That first line is written in a kind of literary English that was not uncommon in the books of the time, but feels old fashioned now, too clever by half. The rest of the article shies away from the controversial opening, to become more of an academic essay on the reluctance of British (English) fiction to take on board experimental or international influences.

Granta gives us Joyce Carol Oates, William Gass and Donald Barthelme amongst others in that first issue. The third issue of the magazine is provocatively titled "The End of the English Novel" but then does something quite impressive: it extracts from "Midnight's Children" and "Riddley Walker" and also features Christine Brooke-Rose and Angela Carter. By 1983 and issue 8, "Dirty Realism", we have what might be Granta's finest hour: "Richard Ford, Jayne Anne Phillips, Raymond Carver, Elizabeth Tallent, Tobias Wolff, Bobbie Ann Mason, Frederic Barthelme, Carolyn Forché and others."

I used to pick up, and occasionally buy Granta, but over the year's it seemed to lose some if not all interest in fiction - often having themed issues which non-fiction or reportage or memoir. Looking at the steadily growing strip of Granta's on my shelf, I see its width has increased as the years went on. There have been other signature issues - particularly its Best British Novelists selections every ten years, which have slowly seemed last canon-forming as time has gone on; and a willingness to use that "brand" to showcase Best American or Best Brazilian novelists as well. 

Fiction of course, is ever in crisis, as magazines like N+1 and the White Review have talked about more recently.  In an ever more fragile media age, we've become less adept at tracking those writers that matter, and, indeed, there seem some "big books" that have proven near impossible for their authors to write beyond (e.g. Yann Martel or Arundhati Roy, to name two Booker winners.) Every year another crop of debutantes, and yet it seems some of those themes of that first editorial - that the British novel can be parochial and uninteresting; that we lack an interest in novels from other cultures, or writers who are more experimental; or that we show little appetite for the more inventive American fictions, continues. A literary magazine can only be a snapshot of course, and Granta also became an imprint. The "Best novelists" issues suffer from being extracts, however apt the choices, and there's always been something very partial about Granta's approach to literature (no poetry for instance, little interest in drama), whilst at the same time, its aesthetic and familiarity makes me joyful every time I pick up a second hand issue that I've not already got. I have to say most of the 2ndhand copies seem relatively unread - but that's the fate of the successful literary magazine - as soon as its got a subscriber base, it becomes less able to take risks, and less of an impulse purchase (and at its current bookshelf prize - almost that of a hardback of a trade paperback, it probably never will be.)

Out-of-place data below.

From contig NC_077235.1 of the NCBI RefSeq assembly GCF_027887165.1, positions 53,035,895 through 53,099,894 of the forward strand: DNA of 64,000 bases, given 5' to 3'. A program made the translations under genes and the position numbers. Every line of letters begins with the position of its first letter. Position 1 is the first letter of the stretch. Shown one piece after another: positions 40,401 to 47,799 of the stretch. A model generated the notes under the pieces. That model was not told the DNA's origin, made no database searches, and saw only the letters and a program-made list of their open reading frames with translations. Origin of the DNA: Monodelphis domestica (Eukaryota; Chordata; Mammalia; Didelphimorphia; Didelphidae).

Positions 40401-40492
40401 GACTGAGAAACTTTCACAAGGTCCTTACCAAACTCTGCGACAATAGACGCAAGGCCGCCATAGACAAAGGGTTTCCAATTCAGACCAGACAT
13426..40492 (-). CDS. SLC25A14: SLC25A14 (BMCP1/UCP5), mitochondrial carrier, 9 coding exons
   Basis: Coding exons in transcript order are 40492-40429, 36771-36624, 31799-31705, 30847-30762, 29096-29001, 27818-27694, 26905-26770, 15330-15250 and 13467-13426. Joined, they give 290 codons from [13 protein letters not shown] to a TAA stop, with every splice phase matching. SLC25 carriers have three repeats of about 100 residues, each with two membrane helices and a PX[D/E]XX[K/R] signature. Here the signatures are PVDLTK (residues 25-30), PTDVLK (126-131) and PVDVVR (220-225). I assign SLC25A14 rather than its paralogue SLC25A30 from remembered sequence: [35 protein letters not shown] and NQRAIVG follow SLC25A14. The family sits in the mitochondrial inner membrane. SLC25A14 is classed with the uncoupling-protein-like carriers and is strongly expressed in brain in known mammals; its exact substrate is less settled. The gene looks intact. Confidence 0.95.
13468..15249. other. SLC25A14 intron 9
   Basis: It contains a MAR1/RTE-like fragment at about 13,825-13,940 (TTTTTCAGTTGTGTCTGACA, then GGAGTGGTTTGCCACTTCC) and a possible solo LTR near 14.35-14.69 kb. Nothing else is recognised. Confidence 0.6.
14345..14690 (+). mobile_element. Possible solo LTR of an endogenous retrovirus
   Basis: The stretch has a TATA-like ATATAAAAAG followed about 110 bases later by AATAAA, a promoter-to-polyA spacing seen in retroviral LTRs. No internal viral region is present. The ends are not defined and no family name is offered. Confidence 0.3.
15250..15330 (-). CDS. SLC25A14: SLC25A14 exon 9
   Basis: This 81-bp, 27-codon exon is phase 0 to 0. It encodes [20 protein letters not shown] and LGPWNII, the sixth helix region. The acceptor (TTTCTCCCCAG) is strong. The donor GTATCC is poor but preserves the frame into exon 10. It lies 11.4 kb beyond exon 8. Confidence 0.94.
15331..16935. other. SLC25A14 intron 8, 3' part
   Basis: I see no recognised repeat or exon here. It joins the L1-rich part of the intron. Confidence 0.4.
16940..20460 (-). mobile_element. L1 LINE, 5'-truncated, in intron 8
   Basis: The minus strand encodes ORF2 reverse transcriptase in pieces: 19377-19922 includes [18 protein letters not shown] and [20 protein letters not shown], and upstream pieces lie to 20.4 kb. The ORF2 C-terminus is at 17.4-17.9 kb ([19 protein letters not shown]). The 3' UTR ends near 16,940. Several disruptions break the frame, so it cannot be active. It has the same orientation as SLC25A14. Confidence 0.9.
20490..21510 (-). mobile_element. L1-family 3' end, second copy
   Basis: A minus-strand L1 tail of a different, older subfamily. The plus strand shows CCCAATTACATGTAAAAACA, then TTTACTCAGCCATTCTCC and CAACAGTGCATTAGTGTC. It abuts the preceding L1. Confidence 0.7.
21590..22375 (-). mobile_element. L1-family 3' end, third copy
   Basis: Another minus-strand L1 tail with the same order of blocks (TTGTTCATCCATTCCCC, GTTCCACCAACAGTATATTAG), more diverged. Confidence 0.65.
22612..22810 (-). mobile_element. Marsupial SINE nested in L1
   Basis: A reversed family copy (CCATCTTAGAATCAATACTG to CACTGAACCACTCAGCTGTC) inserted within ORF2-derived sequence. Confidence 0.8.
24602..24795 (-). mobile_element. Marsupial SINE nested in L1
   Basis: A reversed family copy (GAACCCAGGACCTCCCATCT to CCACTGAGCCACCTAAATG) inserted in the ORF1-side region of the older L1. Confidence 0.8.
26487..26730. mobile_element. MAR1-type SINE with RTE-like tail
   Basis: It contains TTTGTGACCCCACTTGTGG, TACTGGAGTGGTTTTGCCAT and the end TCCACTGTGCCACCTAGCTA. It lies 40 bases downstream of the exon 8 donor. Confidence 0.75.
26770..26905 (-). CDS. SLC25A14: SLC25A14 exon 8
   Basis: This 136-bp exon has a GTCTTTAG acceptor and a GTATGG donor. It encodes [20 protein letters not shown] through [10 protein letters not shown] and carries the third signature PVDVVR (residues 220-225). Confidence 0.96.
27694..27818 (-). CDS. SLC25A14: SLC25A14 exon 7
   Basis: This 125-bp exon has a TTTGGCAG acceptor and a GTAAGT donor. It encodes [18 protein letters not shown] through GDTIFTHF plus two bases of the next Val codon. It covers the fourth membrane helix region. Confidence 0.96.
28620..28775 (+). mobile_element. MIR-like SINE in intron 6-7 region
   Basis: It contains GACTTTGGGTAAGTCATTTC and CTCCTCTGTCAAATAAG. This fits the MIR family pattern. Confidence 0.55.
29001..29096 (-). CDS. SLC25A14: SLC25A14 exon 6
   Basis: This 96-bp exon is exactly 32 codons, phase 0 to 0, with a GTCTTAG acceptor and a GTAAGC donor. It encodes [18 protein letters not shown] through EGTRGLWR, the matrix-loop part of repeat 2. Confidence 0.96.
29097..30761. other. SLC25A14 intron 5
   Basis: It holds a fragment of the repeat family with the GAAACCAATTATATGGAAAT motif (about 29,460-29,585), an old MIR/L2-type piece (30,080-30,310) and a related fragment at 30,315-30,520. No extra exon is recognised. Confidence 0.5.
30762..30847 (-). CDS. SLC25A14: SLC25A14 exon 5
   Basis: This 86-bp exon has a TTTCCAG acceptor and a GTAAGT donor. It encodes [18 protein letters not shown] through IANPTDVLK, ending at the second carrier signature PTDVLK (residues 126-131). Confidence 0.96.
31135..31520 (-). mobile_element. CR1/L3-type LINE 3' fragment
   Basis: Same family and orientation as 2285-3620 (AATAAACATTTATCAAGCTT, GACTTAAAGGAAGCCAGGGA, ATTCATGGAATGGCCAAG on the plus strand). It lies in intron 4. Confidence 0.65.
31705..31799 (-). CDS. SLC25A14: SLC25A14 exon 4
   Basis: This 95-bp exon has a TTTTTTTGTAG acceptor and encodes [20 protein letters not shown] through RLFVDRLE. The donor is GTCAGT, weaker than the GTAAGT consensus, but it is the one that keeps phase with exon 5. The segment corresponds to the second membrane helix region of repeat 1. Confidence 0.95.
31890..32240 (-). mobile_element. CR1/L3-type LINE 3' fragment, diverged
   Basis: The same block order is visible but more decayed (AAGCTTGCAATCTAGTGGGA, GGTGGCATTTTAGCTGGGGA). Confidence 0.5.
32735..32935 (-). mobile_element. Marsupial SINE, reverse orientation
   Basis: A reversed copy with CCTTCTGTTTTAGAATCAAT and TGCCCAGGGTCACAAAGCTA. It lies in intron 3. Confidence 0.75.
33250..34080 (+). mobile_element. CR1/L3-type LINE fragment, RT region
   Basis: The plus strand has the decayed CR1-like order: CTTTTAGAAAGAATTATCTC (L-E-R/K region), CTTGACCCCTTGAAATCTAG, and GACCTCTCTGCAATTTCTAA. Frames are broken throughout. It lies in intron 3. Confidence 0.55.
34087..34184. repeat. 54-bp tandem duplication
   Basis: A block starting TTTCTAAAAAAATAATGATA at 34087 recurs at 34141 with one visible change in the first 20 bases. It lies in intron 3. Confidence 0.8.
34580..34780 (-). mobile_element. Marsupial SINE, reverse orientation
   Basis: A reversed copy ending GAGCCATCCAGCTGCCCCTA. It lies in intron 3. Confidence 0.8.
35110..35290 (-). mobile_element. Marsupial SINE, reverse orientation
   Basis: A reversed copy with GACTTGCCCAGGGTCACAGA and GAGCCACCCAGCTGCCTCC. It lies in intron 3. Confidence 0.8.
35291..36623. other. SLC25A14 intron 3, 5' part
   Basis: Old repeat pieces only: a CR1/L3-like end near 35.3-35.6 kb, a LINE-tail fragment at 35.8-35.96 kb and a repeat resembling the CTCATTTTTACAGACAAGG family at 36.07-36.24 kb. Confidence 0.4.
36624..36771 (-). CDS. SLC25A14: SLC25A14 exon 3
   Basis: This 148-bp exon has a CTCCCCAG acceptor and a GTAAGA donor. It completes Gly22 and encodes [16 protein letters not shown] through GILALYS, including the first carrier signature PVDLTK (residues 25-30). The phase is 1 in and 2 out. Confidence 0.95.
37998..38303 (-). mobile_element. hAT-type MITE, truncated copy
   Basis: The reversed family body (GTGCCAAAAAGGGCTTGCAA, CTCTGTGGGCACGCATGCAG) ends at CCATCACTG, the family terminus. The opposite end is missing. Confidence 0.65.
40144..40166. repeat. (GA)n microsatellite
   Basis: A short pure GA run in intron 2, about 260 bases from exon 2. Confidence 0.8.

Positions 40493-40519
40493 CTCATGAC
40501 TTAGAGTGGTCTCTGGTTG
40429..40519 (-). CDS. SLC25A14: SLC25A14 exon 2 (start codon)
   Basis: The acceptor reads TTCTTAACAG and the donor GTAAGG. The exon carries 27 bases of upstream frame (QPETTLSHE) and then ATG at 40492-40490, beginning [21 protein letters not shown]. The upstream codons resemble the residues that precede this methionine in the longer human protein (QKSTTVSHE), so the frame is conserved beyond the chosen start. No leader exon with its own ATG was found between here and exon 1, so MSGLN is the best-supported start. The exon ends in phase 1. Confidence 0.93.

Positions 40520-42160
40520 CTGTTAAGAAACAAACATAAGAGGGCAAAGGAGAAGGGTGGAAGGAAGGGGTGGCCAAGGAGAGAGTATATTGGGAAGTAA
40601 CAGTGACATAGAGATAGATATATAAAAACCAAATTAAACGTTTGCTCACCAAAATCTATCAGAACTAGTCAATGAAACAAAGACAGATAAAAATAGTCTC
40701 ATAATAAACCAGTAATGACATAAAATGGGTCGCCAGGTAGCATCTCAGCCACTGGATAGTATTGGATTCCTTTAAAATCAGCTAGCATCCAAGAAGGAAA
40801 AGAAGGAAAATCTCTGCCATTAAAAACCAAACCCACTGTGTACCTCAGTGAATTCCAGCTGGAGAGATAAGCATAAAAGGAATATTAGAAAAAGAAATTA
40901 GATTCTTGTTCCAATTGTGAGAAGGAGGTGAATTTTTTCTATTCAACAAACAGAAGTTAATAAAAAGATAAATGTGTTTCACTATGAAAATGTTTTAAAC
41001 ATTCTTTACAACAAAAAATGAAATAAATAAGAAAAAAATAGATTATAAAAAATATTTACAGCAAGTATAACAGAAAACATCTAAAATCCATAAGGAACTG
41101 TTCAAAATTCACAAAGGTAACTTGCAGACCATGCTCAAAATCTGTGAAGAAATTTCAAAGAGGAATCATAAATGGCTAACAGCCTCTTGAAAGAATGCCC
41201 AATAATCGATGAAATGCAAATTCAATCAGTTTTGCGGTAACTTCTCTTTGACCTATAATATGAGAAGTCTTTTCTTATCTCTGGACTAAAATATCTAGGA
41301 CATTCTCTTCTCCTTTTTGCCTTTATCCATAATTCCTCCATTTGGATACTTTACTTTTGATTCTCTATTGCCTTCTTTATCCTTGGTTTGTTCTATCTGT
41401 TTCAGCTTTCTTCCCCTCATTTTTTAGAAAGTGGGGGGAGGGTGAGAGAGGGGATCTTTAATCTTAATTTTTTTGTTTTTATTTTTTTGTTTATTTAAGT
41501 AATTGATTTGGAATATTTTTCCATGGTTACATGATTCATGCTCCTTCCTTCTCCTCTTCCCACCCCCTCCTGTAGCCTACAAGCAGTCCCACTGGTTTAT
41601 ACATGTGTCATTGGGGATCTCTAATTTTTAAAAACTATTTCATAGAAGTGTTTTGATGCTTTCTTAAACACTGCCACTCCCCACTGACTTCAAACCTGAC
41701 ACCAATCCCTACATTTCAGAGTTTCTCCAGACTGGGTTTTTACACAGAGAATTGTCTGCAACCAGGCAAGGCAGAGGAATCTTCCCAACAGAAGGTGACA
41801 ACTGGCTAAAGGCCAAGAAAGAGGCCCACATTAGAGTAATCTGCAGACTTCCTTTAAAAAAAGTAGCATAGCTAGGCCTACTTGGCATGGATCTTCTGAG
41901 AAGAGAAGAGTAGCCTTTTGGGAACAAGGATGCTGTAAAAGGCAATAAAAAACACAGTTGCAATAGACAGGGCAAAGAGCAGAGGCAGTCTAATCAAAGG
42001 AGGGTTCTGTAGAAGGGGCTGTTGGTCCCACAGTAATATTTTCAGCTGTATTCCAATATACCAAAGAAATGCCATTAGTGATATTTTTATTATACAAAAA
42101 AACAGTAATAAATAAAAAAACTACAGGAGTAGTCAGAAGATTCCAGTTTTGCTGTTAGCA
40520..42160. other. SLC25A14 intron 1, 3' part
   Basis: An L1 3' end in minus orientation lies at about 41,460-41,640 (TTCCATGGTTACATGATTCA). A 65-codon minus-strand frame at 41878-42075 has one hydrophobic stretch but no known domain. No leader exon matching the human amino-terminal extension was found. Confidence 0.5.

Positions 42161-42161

However, we're not so keen on literary magazines in the UK as elsewhere in the world, and Granta's longevity and international standing have to be applauded. The row of books isn't quite a history of contemporary literature, but its a useful version of it. Its also a magazine that rarely looks back - so the late nineties, for instance, that rich period that in a few years gave us "American Pastoral", "Fugitive Pieces", "Underworld", "The Poisonwood Bible", "Enduring Love" "Disgrace", "Independence Day", "The God of Small Things," "Girlfriend in a Coma", "Atomised",, "Infinite Jest" and "The Rings of Saturn" amongst others, saw Granta publishing very few of these authors,  and seeming happy with familiar names, and the kind of "serious" subjects that made it less of a fiction magazine, and more of a current affairs one.